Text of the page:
Then the smoking ban was brought in. Exactly a year to the day I had successfully quit, no less.

As soon as an evening at the pub became an evening outside the pub where all there was to do was smoke (due to no-drinks on the pavement laws) unless I wanted to sit alone looking after the coats and bags, I found myself getting back into the habit. Couple this with my attitude of 'I can't do that anymore, you say? Well fuck you, I'll do it twice as much', and I'd say I'll be a regular smoker for many more years.

Be sure to say hi when we're all evicted off to Smokers' Island...

Chalcedon said...

A really heavy and unpleasant cold or flu (the genuine sort) are also great opportunities to give up if you want to. That's how I did it, without any cravings as I was too ill

Single Acts of Tyranny said...

I'm the same on "earth day" Every fucking light I can find goes on, heating up, windows open, car left idling outside for a few minutes

Willy said...

I rolled my own for the first time in years, found it very enjoyable and relaxing.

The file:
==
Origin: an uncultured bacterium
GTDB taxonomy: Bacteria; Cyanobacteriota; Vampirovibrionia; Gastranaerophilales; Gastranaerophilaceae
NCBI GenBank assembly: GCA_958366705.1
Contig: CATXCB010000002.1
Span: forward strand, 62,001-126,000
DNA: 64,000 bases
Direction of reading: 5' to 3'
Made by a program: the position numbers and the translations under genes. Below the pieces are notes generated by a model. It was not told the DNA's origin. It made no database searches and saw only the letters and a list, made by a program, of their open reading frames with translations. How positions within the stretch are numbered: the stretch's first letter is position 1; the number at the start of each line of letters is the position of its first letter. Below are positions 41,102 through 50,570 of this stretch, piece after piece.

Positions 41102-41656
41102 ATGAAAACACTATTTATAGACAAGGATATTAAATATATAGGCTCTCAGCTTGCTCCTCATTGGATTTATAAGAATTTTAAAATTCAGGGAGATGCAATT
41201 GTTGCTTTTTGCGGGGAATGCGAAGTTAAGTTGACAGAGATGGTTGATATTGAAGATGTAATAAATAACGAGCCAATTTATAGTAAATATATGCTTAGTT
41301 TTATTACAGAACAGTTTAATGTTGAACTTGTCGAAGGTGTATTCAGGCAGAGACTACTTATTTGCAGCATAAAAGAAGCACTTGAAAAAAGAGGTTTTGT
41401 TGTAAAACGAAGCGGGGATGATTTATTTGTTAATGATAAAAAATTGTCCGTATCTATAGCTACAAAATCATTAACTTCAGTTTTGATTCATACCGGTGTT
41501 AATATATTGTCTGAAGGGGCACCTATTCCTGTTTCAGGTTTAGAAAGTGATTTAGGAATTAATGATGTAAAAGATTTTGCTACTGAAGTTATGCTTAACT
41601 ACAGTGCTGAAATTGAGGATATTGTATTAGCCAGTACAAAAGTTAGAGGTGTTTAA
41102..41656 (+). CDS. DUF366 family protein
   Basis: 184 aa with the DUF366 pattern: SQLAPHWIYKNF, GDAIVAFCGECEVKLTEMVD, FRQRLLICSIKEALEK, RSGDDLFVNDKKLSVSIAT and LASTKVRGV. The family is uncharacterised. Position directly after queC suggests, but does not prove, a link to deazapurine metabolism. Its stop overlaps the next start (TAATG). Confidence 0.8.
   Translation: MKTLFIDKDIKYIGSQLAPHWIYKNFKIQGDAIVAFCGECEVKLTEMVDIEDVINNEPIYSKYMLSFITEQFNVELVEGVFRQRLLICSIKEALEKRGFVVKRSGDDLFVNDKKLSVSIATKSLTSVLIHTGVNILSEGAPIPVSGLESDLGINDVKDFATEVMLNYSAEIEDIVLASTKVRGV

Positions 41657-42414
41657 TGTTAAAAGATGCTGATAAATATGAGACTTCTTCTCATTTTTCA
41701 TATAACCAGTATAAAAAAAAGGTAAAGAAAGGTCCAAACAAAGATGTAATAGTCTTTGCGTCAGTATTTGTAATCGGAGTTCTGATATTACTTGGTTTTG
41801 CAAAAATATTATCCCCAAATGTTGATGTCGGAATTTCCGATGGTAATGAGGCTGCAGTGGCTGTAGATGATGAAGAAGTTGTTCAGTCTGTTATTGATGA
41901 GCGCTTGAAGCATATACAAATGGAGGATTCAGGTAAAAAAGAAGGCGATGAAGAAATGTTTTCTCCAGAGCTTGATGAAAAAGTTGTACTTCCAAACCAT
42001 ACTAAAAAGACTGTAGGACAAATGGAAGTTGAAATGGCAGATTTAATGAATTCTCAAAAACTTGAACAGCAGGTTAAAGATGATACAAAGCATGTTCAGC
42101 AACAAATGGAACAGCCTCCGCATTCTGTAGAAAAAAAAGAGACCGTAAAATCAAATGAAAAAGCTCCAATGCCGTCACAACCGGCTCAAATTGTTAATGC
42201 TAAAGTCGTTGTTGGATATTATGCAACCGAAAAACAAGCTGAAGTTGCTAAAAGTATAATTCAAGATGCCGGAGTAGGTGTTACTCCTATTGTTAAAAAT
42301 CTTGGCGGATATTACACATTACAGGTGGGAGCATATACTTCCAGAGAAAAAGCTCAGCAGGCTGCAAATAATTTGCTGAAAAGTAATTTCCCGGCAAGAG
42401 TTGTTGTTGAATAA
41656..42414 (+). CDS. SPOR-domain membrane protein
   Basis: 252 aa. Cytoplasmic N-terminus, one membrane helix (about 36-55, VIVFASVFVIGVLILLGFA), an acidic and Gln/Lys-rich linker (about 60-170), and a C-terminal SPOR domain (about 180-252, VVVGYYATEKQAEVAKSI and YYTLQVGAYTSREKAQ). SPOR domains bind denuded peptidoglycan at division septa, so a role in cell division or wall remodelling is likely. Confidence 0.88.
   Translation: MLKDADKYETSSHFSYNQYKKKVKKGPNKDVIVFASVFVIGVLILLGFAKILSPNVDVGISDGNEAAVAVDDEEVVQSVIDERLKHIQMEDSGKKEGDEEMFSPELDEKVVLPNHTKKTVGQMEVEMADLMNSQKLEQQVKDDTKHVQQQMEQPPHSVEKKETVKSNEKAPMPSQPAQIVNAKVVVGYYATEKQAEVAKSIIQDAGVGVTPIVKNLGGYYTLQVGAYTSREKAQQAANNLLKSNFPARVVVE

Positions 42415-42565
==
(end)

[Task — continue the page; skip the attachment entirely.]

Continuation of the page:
James Higham said...

Damn - I should have bought a cigar and had a puff. Forgot.

Anonymous said...

I gave up for 7 years - now I'm on 'electro-fags' (or 'personal vaporizers, if you prefer).

ASH are a bunch of motherf***rs - worse yet, I used to work with Mr Dockrell on his last employment (Asthma UK) and he was a sanctimonious sh1t even then.

Anonymous said...

"Ash only supports methods that have been subject to a number of stringent, peer-reviewed studies..."

Yadda, yadda fucking yadda...

sixtypoundsaweekcleaner said...

It's all a beautiful smokescreen. Our illustrious leaders focus on those things which aren't important, so they can ignore those which are.

Leg-iron said...

Maddie - plenty of time for the cucumbers. The Summer of the Herbicidal Maniacs is just beginning.

'Salad Days' is about to take on a whole new meaning ;)